In the normal sense of "own," if own something I am able to sell it and once I sell it I no longer have any claim over it or how it can be used. Having sold it, I have no interest in it, since I sell my interest in it when I sell it.
There are strange sorts of cases where a piece of property cannot be sold, where it is limited by an entailment, and where the master or mistress of the property can only benefit from its production during his or her lifetime. Think of Pride and Prejudice or Downton Abbey. I think our intuitions about these kinds of cases are to say that no individual owns the property, but that it is owned by a family, held in trust by an individual. If I am wrong about what our intuitions are in these sorts of cases, I don't think I am wrong to say that they are not normal, standard cases of ownership.
Also, in the normal sense of "own," a person is one of the things—or the only one?—that I cannot be said to own. Of course, it took humans a long time to discover this, but that doesn't make it any less true.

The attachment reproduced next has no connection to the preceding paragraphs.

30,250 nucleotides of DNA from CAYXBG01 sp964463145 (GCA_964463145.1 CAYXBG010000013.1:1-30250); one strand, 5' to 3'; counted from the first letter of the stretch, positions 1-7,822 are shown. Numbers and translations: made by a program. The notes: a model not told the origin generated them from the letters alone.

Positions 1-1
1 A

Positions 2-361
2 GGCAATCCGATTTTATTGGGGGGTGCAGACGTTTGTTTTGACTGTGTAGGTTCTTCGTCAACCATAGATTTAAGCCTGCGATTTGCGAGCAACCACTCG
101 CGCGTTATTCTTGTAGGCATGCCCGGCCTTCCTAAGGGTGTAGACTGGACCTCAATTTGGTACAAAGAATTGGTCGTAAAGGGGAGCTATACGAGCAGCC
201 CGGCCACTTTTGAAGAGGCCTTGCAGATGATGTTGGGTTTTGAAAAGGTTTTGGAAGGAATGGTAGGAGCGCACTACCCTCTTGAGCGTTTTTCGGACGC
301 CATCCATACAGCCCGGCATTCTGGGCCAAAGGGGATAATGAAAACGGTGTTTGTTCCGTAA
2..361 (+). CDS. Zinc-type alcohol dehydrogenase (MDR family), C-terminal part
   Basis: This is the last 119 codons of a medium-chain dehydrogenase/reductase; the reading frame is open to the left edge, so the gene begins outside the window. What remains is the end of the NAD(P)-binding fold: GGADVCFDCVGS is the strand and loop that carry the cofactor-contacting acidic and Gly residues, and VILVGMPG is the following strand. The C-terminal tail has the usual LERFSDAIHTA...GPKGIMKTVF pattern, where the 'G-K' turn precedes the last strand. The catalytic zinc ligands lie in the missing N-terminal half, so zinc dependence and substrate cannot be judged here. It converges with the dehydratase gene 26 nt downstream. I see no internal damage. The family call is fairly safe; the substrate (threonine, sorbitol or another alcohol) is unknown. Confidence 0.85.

Now, there is a special kind of ownership going back to at least John Locke in the Second Treatise and adopted by liberals and libertarians since, a notion of self-ownership. It is this idea that because I own myself and my labor, that I can come to own property. Self-ownership is supposed to be the foundation for all other sorts of ownership.
The problem I see is that self-ownership just isn't ownership. Or, at least, it doesn't share the essential characteristics of ownership. And, since it is not the same as the normal notion of ownership, it cannot serve as a basis for it.
Namely, I cannot sell myself. I can sell my labor. I can enter into contracts. But I cannot sell myself in such a way that I become wholly the property of another human being and cease to have any interest in myself. I cannot alienate myself in the same way that I can alienate any piece of genuine property. Having sold my labor or my time, I always and everywhere maintain rights over myself. If I own myself—or if I have a property in myself—it is not the normal sort of ownership or property.
And, if it is a general truth that a person cannot be owned, then a person cannot be owned, even by himself.
In other words, whatever we mean when we say that we own ourselves it is not what we mean when we say that we own a house—it might be close to what we mean when that house is an entailed property, all of whose benefits we enjoy, but which we cannot alienate and hold in trust. And, since the two notions of property ownership differ in their essentials, they cannot serve as grounds one for the other.